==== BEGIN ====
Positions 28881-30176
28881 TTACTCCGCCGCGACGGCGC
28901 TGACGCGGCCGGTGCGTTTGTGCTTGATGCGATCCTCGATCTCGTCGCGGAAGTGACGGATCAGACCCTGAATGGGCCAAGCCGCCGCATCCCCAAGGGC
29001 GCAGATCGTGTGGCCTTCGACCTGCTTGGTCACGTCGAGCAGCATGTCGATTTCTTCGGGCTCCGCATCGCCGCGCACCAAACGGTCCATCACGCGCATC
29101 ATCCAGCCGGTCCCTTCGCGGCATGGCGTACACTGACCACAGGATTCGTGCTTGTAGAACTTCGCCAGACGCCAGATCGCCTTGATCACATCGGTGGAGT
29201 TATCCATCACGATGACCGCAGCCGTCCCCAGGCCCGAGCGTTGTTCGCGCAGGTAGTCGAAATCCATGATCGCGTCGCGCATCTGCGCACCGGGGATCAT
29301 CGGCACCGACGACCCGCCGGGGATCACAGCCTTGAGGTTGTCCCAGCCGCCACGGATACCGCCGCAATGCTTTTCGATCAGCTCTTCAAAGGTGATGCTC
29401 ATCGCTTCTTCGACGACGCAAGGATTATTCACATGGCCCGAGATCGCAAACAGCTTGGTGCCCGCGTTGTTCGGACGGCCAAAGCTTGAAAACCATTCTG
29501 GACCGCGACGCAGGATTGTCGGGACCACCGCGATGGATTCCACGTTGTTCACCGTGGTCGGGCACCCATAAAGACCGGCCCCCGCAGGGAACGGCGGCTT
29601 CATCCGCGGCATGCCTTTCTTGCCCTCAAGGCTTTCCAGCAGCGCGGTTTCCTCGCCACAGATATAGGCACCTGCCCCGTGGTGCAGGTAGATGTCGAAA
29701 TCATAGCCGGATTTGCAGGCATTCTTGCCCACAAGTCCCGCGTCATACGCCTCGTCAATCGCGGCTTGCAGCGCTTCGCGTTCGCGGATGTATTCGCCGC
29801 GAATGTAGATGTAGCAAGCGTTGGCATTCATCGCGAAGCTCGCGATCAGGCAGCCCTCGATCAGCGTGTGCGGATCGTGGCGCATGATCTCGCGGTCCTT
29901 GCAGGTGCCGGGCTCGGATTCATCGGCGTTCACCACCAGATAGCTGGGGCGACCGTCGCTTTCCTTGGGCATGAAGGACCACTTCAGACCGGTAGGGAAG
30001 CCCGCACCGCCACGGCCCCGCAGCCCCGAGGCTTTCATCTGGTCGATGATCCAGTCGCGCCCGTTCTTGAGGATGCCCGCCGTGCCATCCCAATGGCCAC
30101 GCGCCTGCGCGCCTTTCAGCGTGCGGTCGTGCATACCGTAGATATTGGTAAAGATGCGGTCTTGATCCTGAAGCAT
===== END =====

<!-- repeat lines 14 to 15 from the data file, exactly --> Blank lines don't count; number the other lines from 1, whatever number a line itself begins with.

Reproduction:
30001 CCCGCACCGCCACGGCCCCGCAGCCCCGAGGCTTTCATCTGGTCGATGATCCAGTCGCGCCCGTTCTTGAGGATGCCCGCCGTGCCATCCCAATGGCCAC
30101 GCGCCTGCGCGCCTTTCAGCGTGCGGTCGTGCATACCGTAGATATTGGTAAAGATGCGGTCTTGATCCTGAAGCAT